Andy Sneddon, CMUChippewas.com
EVANSTON, Ill. – At some point, they may look back on this one as a turning point for the Central Michigan men’s basketball program.
Braylon Rayson scored 19 points, Luke Meyer added a career-high 18, and Rayshawn Simmons and Chris Fowler had 13 and 12 points, respectively, Wednesday as the Chippewas toppled Northwestern, 80-67, at the Wildcats’ Welsh-Ryan Arena.
It was CMU’s first win over a Big Ten team since it won at Michigan, 78-67, on Dec. 15, 2007, and it improved to 7-1 for the first time since 1974-75.
“I thought it was such a good team win although we had some standout (individual) performances,” said Keno Davis, who is in his third year as CMU’s coach. “We had a great attitude, great effort right from the tip all the way to the end of the game. It was a team effort and that’s really what we’ve been building towards.”
The Chippewas trailed just once, 2-0. They seized control and led by as many as 12 points late in the first half, and stretched their lead to 19 with under three minutes remaining.
The Chippwas made 10 of their 18 three-point attempts (55.6 percent) and finished at 58.3 percent from the floor overall. They also knocked down 14 of their 17 free throw tries.
CMU outrebounded the Wildcats, 31-26. Meyer, John Simons and Fowler had five boards apiece to lead the Chippewas.
“We outrebounded a Big Ten by five and your leading rebounder for the night has five rebounds -- that’s a team effort,” Davis said. “If we can continue on that and have some individual improvement it’s really going to be exciting to see what this team’s about, not only in future years, but this year as well.”
The Chippewas held Northwestern to 41.9 percent shooting from the floor, including a 6-for-19 effort from three-point range. Northwestern (6-4) was coming off a 101-49 victory over Mississippi Valley State.
“To hold Northwestern to 42 percent (shooting) after they had just put 100 points up in their last outing …” Davis said. “You can’t just be an offensive team or a defensive team or a good rebounding team. You need all of those to be a team that contends for a championship. And that’s really been our goal from day one. Maybe we’re a little closer than we thought, but this was a good step forward tonight.”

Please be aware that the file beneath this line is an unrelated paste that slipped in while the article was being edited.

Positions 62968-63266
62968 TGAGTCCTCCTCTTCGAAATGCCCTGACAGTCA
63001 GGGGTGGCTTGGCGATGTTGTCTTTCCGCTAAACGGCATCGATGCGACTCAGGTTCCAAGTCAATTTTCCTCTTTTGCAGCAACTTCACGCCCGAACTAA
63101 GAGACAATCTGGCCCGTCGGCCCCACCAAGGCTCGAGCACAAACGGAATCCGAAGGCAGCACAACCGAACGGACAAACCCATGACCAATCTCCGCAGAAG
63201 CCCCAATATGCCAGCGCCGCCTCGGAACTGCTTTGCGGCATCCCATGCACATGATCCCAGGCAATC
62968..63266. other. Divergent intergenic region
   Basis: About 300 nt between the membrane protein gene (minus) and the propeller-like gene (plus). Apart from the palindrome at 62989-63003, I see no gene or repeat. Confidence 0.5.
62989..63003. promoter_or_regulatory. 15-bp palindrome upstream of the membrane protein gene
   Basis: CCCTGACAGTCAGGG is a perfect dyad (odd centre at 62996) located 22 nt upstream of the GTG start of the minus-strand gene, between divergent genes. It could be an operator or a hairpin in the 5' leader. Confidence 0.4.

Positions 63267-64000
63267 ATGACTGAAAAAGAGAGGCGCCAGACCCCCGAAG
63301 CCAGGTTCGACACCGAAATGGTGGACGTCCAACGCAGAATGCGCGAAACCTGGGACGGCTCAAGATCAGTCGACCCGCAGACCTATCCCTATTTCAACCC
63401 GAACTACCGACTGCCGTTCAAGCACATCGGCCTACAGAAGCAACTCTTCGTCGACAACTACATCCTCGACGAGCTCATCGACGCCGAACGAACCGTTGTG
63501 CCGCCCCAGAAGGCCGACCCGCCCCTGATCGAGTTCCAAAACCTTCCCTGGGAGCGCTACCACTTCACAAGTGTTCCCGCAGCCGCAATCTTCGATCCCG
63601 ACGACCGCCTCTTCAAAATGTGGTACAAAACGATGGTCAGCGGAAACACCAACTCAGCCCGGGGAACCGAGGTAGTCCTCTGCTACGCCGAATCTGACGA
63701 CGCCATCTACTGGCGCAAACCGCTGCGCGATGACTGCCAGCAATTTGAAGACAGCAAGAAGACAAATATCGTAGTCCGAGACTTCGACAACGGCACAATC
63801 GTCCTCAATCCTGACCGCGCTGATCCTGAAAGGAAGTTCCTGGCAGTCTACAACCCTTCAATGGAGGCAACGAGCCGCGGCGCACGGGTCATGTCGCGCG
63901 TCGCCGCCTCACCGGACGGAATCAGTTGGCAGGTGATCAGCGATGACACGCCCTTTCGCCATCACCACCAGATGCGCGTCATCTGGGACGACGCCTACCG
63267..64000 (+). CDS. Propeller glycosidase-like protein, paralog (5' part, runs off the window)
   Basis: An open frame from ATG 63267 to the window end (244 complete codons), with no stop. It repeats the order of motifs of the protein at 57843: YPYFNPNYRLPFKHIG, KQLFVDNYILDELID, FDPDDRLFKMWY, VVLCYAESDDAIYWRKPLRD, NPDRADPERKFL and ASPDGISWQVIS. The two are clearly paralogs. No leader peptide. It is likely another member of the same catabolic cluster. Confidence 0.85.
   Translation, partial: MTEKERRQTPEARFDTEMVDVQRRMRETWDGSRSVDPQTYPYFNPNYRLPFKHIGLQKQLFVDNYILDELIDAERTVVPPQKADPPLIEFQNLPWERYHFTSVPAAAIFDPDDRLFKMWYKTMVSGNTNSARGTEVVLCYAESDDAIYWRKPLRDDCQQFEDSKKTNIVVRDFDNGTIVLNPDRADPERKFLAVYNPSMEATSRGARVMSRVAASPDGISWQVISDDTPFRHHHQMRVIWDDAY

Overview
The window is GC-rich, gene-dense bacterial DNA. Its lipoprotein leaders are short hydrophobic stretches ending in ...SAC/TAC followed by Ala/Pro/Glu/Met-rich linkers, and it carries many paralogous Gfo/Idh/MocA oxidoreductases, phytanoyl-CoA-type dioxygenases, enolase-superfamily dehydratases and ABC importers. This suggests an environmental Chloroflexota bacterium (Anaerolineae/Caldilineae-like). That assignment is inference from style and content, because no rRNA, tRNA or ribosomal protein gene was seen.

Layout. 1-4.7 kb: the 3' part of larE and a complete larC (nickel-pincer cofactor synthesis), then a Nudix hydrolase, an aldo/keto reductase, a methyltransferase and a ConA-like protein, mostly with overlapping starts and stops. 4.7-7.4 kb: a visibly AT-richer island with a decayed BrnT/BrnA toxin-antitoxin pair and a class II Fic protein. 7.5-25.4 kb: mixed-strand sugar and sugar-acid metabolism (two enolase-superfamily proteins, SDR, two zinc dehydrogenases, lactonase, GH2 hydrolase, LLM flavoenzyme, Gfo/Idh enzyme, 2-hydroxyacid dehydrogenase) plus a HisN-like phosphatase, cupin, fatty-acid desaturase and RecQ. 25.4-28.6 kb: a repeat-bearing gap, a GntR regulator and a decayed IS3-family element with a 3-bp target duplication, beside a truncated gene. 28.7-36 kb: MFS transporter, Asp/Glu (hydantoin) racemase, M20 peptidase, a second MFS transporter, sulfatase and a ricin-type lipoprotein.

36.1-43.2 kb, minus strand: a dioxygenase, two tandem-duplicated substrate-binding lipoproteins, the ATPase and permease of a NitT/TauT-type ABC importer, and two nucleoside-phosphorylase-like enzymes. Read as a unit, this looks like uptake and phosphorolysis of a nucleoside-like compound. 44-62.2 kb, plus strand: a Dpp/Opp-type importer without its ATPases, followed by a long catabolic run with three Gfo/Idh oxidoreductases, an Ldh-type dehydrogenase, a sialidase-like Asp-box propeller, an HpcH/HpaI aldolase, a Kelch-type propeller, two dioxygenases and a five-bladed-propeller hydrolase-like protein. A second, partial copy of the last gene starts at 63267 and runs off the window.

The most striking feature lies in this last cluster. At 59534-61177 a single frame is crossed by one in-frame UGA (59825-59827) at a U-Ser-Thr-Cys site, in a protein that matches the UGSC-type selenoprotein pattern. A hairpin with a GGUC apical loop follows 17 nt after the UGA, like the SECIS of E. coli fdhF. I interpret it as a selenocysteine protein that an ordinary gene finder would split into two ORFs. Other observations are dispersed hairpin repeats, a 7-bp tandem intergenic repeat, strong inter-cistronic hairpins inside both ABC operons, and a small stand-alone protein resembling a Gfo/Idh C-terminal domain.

CMU led, 36-29, at halftime then saw the Wildcats creep within three, 46-43, with under 14 minutes remaining. Fowler scored on a layup to trigger a 13-4 CMU run that upped the lead to 12, 59-47, with just over nine minutes to play.
Blake Hibbitts, Josh Kozinski and Rayson nailed three-pointers during the spurt. Northwestern never got closer than nine points the rest of the way.
“I’d like to say that I had some great inspiring message,” Davis said of what transpired in the timeout huddle after Northwestern had trimmed CMU’s lead to three points. “But I think more importantly to this group was to give them the message of not really addressing it, just focus on what we’re doing. Focus on our defense, focus on our rebounding, focus on our execution. Don’t talk about the score and kind of let that take care of itself.”
Fowler, the junior guard who is the Chippewas’ linchpin, played a critical role during that stretch, Davis said. Fowler logged 38 minutes and finished with five assists, sharing the team lead with Simmons. Simmons’ 13 points were a career-high.
“How did we not get rattled?” Davis asked. “I’ve got to give the credit to Chris Fowler. He played 38 minutes. We felt like we needed him out there. And Rayshawn Simmons, what a great game he gave us and he would have played a lot more minutes had he not gotten in foul trouble. You saw him play with so much confidence tonight. It was nice to see a variety of guys come through in clutch situations.”
Meyer in particular. It was a breakout game for the 6-foot-11 freshman, who made eight of his 10 field goal attempts including 2-of-3 from three-point range.
“It’s a tough thing for a coach when you’re so excited about a recruit,” Davis said, “and you know your fan base wants something to be excited about, yet you don’t want to put too much pressure on that individual where he’s expected to come in as a freshman and shoulder the load.
“It’s nice to have (fellow big men) DaRohn Scott and Milos Cabarkapa, to have three guys in there to try to deflect some of that (from Meyer). But (Meyer is) one of those special players, with his skill set and his size he’s going to be really good for us. He poses such a problem for defenses. And as he gets stronger, that’s exciting to see what he’s going to develop into.”
The Chippewas play host to Concordia on Friday then go to McNeese State on Monday, Dec. 22.